3 Amigos is thrilled to announce a partnership with Thrive Downtown Counselling Clinic. This will provide 3 Amigo customers direct access to Thrive’s psilocybin-assisted therapy.
Also, please read our guide on Psychedelic Therapy below, we hope you find it helpful!
We are passionate about psilocybin and its transformational power when used therapeutically. We have worked directly with Thrive and their clients since 2020. Thrive’s mission is to make you feel seen, heard, and understood.
Thrive stands out given its founder’s 17 years of education and practice in the treatment of posttraumatic stress and trauma. Rather than simply offering psychedelics, Thrive uses a gold standard approach of care and ethical preparation to ensure the safety of their clients. It makes a huge difference in outcome to have experts in trauma and the nervous system offer treatments versus well intended, but often under-trained guides.
Clinical details aside, Thrive is here to help you realize that you aren’t broken and that your struggles make sense. They go the extra mile to honor the individual journey of each client in a way that feels safe, non-transactional and free from jargon. Learn more about Thrive here.
The Thrive Approach
The 1970s saw psychedelics made illegal in part due to their reckless use over the prior decade. Thrive helps to prevent this happening again by having several careful assessment and preparation sessions with a counsellor of your choice before any psychedelic work. These planning sessions may be done in person for those in the Greater Vancouver area or via Zoom for those coming from afar.
Following that, you will meet with your counsellor and a second facilitator for the treatment day in 1 of 3 themed rooms: jungle, desert or meditation. Afterwards, a strong emphasis is placed on integration of the trip—the practice of translating the work to meaningful change in your life.
Book a consultation appointment.
Please note, Thrive very commonly recommends not proceeding with psychedelic therapy. There are many reasons for thus, such as wanting to rush the process/having deadlines (“I need to do this this month!”), high levels of traumatic stress or genetic/familial predictors of poor outcomes. Thrive makes no exceptions in these instances as public safety is the absolute highest concern.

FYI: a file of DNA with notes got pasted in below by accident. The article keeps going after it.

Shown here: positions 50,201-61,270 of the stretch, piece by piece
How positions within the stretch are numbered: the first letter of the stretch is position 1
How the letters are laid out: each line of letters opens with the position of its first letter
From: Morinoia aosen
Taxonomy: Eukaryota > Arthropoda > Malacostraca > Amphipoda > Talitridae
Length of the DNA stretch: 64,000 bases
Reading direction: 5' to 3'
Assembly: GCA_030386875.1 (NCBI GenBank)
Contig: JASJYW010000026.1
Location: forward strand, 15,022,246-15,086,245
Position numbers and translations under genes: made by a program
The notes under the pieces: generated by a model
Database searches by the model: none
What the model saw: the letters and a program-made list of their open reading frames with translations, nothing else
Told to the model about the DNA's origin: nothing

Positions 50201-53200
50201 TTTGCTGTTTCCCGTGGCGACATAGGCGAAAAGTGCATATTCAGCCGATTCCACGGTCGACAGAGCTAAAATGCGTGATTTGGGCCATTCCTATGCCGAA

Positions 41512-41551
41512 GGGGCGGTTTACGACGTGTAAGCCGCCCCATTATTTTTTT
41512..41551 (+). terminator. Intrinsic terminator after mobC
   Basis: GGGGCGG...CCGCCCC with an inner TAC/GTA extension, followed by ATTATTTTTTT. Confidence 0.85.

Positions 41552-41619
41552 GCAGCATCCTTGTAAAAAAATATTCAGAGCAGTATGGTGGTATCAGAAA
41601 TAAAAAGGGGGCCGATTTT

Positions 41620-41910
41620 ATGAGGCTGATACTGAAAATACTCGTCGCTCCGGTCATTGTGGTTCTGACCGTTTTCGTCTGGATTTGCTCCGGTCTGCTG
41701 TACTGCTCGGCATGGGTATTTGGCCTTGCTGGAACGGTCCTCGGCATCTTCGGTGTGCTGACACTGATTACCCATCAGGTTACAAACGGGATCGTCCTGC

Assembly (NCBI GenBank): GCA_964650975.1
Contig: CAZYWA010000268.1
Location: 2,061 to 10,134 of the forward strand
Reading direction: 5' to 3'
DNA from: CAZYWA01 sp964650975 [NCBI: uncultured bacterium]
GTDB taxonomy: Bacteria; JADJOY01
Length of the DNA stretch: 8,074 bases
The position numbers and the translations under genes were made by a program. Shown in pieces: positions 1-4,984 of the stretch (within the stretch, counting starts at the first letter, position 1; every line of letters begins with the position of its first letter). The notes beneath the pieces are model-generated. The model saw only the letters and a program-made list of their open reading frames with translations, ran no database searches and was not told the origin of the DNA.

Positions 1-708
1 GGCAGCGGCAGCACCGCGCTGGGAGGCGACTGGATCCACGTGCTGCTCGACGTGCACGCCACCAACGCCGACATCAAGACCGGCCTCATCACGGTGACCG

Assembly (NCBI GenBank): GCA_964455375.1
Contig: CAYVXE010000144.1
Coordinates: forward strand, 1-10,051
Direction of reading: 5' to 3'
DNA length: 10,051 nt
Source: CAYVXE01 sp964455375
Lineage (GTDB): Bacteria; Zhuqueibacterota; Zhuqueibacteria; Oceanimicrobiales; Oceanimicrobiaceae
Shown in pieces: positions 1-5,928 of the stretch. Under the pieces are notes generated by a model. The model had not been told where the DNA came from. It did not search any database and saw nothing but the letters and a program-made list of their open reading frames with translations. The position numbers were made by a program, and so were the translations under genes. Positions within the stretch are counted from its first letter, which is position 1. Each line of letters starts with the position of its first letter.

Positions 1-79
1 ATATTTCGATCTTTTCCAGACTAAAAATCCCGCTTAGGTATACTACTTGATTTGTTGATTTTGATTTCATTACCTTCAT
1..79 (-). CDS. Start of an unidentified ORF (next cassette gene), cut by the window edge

Mental illness afflicts 1 in 5 people in Canada every year. Many scientific studies have shown that psilocybin can be a safe and effective medicine for patients with depression, anxiety, addiction and other mental illnesses, when administered with psychological support from specially-trained therapists.
We Amigos believe in a better future for all Canadians struggling with mental health related issues.
Professor. Merlin & Dreamer
Psychedelic Therapy: Everything You Need to Know about this Emerging Field
Just as with any health fad, the average person tends to be drawn in with the allure of potential. When practicing and using herbal treatments it’s important to know their properties, the stories, and all of their uses. As time is passing the medical potential from previously outlawed natural substances is coming to light, and new benefits are being discovered — and discussed more openly. We’re going to take a deep dive into the world behind psychedelic therapy.
Magic mushrooms or ‘shrooms’ have been around for thousands of years, and were used in many cultures for religious ceremonies and other events. Perhaps the most well-documented and understood of these cultures came from modern-day Central and South America. The Aztecs, Mayans, and Olmec people used the psychedelic effects for healing and to reach an elevated state of mind. The magic from these mushrooms is derived from a fungi — psilocybin.
What is psilocybin?
Psilocybin is the chemical compound found in over 200 species of mushrooms, when the fungi are ingested, the consumer processes the chemical to make psilocin. Similar to how our body breaks down the food we eat to gain carbohydrates for energy or vitamins to boost our immune systems, psilocin alters the neural receptors to induce an altered state of mind. 
The amazing history of psilocybin shrooms
There is a rich history of psilocybin use and it is only speculated to have been first recorded in the year 10,000 B.C.E. Archaeologists found cave paintings referring to the magical mushrooms in northern Australia.  Throughout time, cultures from around the globe have found documentation through similar murals or oral storytelling. Though, it is possible we will never truly know when the first people tried the drug. Not coming to European descendants in North America until the 20th century. 
In the year 1955, an amateur scientist and author in his later life, R. Gordon Wasson traveled to Mexico with his wife and a few friends. During their stay, they became the first outsiders to be invited into the religious ceremony of the indigenous Mazatecs. A healer for the tribe, Maria Sabine allowed the westerners to participate in their village near Oaxaca, Mexico. Wasson brought mushrooms home to New York City and began his own experiments.